Sorting through the racially charged wreckage of the Pittsburgh Post-Gazette

Even as national attention was focused on the latest internal drama at The New York Times, a disturbing, racially charged crackdown was playing out in a newsroom nearly 400 miles to the west. Pay attention, because what’s happening at the Pittsburgh Post-Gazette threatens the ability of journalists everywhere to exercise their conscience and cover their communities with integrity and empathy.

Read the rest at WGBHNews.org. And talk about this post on Facebook.

Bennet’s out as newsrooms come to terms (or not) with Black Lives Matter

Photo (cc) 2010 by samchills.

At least at the moment, I have little to add to the story of James Bennet’s departure as editorial-page editor of The New York Times beyond what Ben Smith of the Times, Tom Jones of the Poynter Institute and Jon Allsop of the Columbia Journalism Review have written, and what I wrote last week.

As Smith, Jones and Allsop point out, Bennet’s misguided decision to run Sen. Tom Cotton’s ugly commentary advocating violence against protesters should be seen as part of a larger story that encompasses Wesley Lowery’s unfortunate experience at The Washington Post, the resignation of Philadelphia Inquirer executive editor Stan Wischnowski over his paper’s horrendous “Buildings Matter, Too” headline, and the right-wing Pittsburgh Post-Gazette’s meltdown over Alexis Johnson, a Black reporter whom they claimed couldn’t be trusted to cover Black Lives Matter protests because of an innocuous tweet she had posted.

Because of the Times’ central place in our media culture, Bennet’s departure is the big story. As the coverage makes clear, Bennet lurched from one misstep to another during his time as editorial-page editor, so it would be a mistake to attribute his departure solely to the Cotton op-ed. I don’t think he ever fully recovered from his mishandling of a Bret Stephens column in which Stephens came very close to endorsing a genetic basis for intelligence.

Bennet will be replaced through the election on an interim basis by deputy editorial-page editor Katie Kingsbury, who won a Pulitzer when she was at The Boston Globe. Kingsbury is terrific, and I hope she’s given a chance to earn the job.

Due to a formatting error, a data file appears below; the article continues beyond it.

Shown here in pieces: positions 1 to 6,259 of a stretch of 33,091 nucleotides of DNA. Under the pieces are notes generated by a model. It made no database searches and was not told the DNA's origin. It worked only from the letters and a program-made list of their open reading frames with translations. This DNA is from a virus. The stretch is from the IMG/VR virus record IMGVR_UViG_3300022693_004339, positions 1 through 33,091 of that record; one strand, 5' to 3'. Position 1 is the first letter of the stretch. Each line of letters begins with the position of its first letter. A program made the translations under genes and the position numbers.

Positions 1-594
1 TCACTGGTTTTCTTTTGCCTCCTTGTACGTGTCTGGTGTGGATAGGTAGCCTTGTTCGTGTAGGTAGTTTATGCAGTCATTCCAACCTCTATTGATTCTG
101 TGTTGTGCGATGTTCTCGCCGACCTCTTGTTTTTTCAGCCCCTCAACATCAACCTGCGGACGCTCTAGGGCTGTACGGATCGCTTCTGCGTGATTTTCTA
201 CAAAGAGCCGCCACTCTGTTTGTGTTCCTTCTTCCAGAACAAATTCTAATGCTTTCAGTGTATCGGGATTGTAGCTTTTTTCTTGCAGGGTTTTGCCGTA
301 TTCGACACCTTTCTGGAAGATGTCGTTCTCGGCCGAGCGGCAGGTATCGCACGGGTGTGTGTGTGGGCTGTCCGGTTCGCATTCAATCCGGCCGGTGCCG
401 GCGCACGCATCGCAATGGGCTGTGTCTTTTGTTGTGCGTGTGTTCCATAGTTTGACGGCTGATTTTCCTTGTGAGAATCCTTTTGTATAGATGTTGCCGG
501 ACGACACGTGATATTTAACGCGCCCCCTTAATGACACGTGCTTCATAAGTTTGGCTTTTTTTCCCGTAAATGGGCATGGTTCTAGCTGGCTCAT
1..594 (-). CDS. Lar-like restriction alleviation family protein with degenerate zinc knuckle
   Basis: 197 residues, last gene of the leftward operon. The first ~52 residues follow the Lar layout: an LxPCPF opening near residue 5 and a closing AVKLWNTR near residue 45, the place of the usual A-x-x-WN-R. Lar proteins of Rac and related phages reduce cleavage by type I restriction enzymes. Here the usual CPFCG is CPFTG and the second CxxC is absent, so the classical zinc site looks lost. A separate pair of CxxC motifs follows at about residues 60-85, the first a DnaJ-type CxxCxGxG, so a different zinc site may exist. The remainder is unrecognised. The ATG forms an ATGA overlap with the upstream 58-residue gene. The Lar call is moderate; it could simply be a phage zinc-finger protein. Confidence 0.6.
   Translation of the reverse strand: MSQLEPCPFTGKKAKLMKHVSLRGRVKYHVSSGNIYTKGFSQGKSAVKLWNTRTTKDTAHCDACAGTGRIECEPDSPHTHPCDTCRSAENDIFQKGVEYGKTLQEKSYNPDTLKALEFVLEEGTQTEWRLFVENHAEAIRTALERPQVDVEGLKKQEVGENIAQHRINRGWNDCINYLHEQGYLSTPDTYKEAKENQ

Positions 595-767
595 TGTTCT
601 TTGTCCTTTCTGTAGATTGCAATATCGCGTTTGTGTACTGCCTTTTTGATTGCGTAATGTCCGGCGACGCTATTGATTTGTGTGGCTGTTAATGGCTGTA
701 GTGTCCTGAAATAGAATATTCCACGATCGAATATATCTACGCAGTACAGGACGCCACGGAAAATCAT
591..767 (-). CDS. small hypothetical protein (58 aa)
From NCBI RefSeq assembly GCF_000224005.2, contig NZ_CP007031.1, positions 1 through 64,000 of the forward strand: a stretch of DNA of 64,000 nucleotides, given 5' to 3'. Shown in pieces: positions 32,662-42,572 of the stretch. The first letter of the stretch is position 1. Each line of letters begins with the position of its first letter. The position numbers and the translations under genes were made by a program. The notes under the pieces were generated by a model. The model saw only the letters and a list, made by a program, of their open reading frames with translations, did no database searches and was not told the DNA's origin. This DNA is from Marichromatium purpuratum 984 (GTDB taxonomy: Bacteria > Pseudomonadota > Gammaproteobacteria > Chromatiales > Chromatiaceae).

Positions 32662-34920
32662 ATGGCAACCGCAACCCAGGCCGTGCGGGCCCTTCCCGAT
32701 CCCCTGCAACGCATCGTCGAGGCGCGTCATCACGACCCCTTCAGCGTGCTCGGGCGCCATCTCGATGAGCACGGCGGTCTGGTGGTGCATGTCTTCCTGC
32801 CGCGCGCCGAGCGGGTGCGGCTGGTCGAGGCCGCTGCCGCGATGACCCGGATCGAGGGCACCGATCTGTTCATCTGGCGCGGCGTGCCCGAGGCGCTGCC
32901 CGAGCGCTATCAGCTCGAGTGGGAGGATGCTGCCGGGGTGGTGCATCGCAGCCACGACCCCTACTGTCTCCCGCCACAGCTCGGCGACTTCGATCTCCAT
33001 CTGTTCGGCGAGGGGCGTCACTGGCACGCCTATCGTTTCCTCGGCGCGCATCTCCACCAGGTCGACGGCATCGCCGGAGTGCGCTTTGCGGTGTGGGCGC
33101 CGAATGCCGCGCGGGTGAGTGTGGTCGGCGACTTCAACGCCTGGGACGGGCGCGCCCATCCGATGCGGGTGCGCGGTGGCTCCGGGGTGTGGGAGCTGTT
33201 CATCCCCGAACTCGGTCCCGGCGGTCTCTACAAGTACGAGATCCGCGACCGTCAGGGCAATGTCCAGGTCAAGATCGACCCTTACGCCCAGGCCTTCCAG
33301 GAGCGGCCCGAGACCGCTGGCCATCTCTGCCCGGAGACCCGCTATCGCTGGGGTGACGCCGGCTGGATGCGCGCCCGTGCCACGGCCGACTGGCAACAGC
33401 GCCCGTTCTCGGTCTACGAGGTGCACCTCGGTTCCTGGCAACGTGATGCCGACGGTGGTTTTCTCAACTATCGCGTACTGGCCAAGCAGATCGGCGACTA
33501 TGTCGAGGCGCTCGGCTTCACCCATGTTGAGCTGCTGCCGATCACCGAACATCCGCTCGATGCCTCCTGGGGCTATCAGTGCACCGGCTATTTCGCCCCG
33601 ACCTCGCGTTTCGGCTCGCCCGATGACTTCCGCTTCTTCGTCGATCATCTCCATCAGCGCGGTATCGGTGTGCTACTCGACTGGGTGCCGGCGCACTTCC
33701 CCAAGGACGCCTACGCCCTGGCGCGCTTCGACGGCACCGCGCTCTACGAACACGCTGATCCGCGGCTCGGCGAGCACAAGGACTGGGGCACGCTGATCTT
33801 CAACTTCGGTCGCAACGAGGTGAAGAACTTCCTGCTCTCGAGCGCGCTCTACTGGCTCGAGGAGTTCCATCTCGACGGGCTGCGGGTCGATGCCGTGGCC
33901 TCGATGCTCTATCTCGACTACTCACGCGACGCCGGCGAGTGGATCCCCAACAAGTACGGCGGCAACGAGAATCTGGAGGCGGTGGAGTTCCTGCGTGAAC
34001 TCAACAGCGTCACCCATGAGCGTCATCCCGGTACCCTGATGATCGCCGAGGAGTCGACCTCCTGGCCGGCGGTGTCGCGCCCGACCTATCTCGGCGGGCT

Finally, a semi-related incident involving the Globe. You may have seen this on the front of Sunday’s print edition:

There’s no question that the cover, which you can see here, would have been considered entirely inoffensive before a police officer killed George Floyd. Even now I’m not sure how many readers would have been outraged. Still, I think the Globe made the right call. An abundance of caution and sensitivity is what’s needed at the moment.

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Pittsburgh’s strawberry fields

david_shribmanThe Pittsburgh Post-Gazette has unveiled a paid Web site intended as a supplement to its free online edition.

According to editor David Shribman (photo), the Boston Globe’s former Washington-bureau chief, “We were always selling chocolate and vanilla [the print and free online versions]. Now we are also selling strawberry.”

Editor & Publisher’s Joe Strupp reports on what you’ll find in Pittsburgh’s strawberry fields:

A peak [sic] at the PG Plus lineup finds a mix of pay-only blogs and discussions, as well as a Facebook-like online community in which users sign on to post comments, interact with other users and Post-Gazette staffers. Online discussions with journalists and others also will be held.

Members will also receive discounts and gain access to various entertainment and sports events. The cost: $3.99 a month, or $36 a year.

Will it work? Who knows? I do think it’s the right approach, and similar to what Globe editor Marty Baron said might be in the works at Boston.com when he was interviewed by Emily Rooney in July. Readers have demonstrated that they’ll pay for chocolate but not vanilla. Will they pay for strawberry? We’ll soon find out.